Turn on the fan: Use white noise such as a fan or air purifier to create a soothing atmosphere and block out disruptive noises.
Turn down the temp: Keep the room cool-er (not too warm or cold!).
Exercise: Exercise regularly, with more vigorous exercise happening earlier in the day, and more restorative exercise (e.g. yoga, walking etc.) in the evening.
Limit Naps: Limit daytime naps to 30 minutes or less to avoid disrupting your circadian rhythms and sleep cycle.
Get outdoors: Get sunlight as early in your day as possible to help stimulate serotonin levels for increased alertness and wakefulness.
Limit Alcohol: Avoid excessive alcohol intake, which initially makes us sleepy, but over time interferes with sleep.
Limit Sleep Aids: Avoid taking sleep aids every night, especially benzodiazepine medications which are now known to block deep stages of sleep over time, and have an association with dementia if used daily for years.
If you’re still having problems falling asleep, talk with your doctor if you have ongoing or other concerns.
Sleeping by the Numbers
According to CDC, and estimated 50-70 million Americans have sleep problems.
We’ve been getting less sleep every year since 1985.
23% of us report difficulty falling or staying asleep due thinking too much about something while lying in bed.
35% of US adults get less than 7 hours of sleep a night
More than 30% get less than 6 hours a night (young kids and teenagers typically need 10 or more hours of sleep a night).
A 2010 study found that those of us who routinely slept less than 6 hours a night had a 21% higher risk of sudden death, with all other factors being controlled for.
Another study found that middle-aged and older adults who got less than 6 hours of sleep a night over time were 4 times more likely to suffer a stroke, even though they were not overweight and had no family history or stroke!
A 2012 review study found that lack of sleep increases the hunger-stimulating hormone ghrelin and decreases the hunger-suppressing hormone leptin.
The Department of Transportation estimates that drowsy driving accounts for over 40,000 non-fatal and fatal motor vehicle injuries per year in total.
Meriter -UnityPoint Health was recognized for the fifth year in a row as one of the nation’s “Most Wired” by Hospitals & Health Networks magazine. Meriter, who received this year’s award as part of the UnityPoint Health system, received the honor for its ability to leverage information technology to improve care.
“Everything we do aims to coordinate care across multiple settings so that our patients can be as engaged as possible during their wellness journey,” said Arthur Nizza, DSW, President and CEO of Meriter – UnityPoint Health. “This recognition is a testament of our dedication to using the latest technologies and tools to care for our patients where and when they need us, whether that’s in our clinics or on the go.”
The 2015 Most Wired™ survey and benchmarking study, in partnership with CHIME and sponsored by VMware, is a leading industry barometer measuring information technology (IT) use and adoption among hospitals nationwide. The survey of more than 741 participants, representing more than 2,213 hospitals, examined how organizations are leveraging IT to improve performance for value-based healthcare in the areas of infrastructure, business and administrative management, quality and safety, and clinical integration.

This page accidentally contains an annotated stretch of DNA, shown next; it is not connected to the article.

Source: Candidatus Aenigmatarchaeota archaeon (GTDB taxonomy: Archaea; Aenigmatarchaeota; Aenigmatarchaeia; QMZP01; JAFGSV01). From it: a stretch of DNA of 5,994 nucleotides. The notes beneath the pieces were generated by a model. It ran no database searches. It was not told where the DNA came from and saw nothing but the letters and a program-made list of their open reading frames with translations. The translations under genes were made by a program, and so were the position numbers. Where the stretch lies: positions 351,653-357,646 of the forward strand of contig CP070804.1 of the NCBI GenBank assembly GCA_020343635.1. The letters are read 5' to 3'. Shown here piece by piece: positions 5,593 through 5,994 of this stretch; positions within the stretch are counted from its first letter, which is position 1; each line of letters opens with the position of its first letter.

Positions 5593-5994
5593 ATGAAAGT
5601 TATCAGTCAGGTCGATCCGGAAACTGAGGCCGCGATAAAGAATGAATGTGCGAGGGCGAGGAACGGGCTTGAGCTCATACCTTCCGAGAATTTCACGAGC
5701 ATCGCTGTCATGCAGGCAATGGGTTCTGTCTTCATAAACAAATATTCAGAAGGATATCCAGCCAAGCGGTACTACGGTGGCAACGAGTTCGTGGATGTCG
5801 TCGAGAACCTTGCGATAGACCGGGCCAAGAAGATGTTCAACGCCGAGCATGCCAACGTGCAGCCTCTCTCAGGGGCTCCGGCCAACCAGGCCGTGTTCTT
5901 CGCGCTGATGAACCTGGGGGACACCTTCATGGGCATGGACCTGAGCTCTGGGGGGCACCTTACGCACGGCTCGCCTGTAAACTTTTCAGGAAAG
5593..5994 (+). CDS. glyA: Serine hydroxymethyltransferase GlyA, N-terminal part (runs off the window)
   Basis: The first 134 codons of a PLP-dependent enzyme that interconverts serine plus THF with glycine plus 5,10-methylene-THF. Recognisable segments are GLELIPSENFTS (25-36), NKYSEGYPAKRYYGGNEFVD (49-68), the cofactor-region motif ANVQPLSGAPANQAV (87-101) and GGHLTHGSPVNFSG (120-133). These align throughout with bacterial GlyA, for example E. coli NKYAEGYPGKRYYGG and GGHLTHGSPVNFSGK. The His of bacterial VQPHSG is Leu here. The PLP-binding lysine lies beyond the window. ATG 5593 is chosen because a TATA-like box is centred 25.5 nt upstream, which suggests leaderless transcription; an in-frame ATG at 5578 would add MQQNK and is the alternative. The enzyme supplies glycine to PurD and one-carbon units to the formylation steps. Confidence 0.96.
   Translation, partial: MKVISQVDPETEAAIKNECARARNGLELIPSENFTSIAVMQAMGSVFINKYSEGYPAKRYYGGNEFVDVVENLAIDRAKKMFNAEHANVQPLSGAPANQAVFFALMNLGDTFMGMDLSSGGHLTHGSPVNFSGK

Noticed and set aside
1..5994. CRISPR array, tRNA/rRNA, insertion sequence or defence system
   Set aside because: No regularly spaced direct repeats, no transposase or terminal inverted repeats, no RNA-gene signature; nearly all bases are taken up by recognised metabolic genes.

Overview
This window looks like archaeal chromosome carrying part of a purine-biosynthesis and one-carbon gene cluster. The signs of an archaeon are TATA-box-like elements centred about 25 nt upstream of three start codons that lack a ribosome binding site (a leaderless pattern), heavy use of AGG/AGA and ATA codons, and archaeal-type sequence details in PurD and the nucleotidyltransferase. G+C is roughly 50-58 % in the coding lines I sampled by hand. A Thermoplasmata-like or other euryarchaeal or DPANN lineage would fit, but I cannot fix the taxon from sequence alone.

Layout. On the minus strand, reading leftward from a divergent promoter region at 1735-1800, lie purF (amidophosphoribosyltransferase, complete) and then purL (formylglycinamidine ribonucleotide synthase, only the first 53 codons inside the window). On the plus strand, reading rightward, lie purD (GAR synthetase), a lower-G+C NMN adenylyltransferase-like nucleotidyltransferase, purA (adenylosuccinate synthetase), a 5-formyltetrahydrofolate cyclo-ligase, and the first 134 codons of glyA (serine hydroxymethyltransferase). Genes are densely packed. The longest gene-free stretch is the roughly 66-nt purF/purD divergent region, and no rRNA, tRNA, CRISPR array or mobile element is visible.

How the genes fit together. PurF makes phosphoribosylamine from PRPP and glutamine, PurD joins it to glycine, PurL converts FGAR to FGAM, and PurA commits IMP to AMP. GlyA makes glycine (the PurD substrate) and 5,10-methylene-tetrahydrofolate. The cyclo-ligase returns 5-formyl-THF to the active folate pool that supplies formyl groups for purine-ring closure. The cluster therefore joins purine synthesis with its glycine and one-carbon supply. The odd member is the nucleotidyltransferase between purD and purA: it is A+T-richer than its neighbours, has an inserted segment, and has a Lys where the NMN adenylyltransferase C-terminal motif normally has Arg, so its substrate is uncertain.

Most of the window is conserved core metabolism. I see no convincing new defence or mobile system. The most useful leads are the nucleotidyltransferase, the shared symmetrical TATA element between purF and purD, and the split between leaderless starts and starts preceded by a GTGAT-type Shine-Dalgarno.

Most parents worry about their children getting head lice during the school year. The majority of cases of head lice are acquired outside of school, however. I found myself thinking more about it earlier this summer as I watched kids on my son’s baseball team passing around the same batting helmet. I voiced my concerns to my husband who then proceeded to tell the story of when his entire little league team got head lice for precisely that reason.
If you are like me, you are probably itchy just thinking about it. However, it is important to remember that lice are really just a nuisance. A few months ago the American Academy of Pediatrics (AAP) published updated guidelines for the treatment and prevention of head lice. The big theme of the guidelines is encouraging the removal of the stigma surrounding head lice (they are not a sign of disease or poor hygiene) and encouraging schools to abandon their “no nit” policies. It has yet to be determined how schools in our area will adjust their policies, if at all, based on these updated recommendations.
Treatment: Treatment should start with over-the-counter (OTC) medications that contain 1% permethrin or pyrethins. The package instructions should be followed exactly for best results, then the nits should be removed and the wet hair should be combed thoroughly. The treatment should be reapplied on Day 9 and again on Day 18 if lice or nits are still present.
Some areas of the country have a known high incidence of resistance to OTC treatments. Patients in those areas or patients who still have lice despite use of the OTC products should talk to their primary care provider about the possibility of trying a prescription medication.
Treating the family and your home: When a family member has been identified as having head lice, all other household members should be checked. Bedding, recently worn clothing and frequently loved stuffed animals should be washed thoroughly in hot water. Stuffed animals can also be stored in an air tight bag for at least 3 days if they are unable to be washed or dry cleaned. Hair brushes, combs and accessories should be soaked in rubbing alcohol or medicated shampoo for at least 1 hour, or simply throw them away.
Prevention: Preventing all cases of head lice is not possible but know that lice do not have wings and spread mainly through direct head-to-head contact or by sharing of personal items such as combs, brushes and hats. Teach your children not to share such objects. Needless to say, after my son’s baseball practice, we went to the sporting goods store and bought him his own helmet!
Join us as we work together to raise awareness and create a healthier community
Take steps toward a healthier future and find a cure for diabetes by participating in and supporting the American Diabetes Association’s Step Out: Walk to Stop Diabetes. Beginning at Olin Park, enjoy a one or three mile walk along John Nolan Drive with breathtaking views of the Capitol, Lake Monona and Monona Bay! Invite family and friends, and arrive early to enjoy breakfast and entertainment before the walk begins.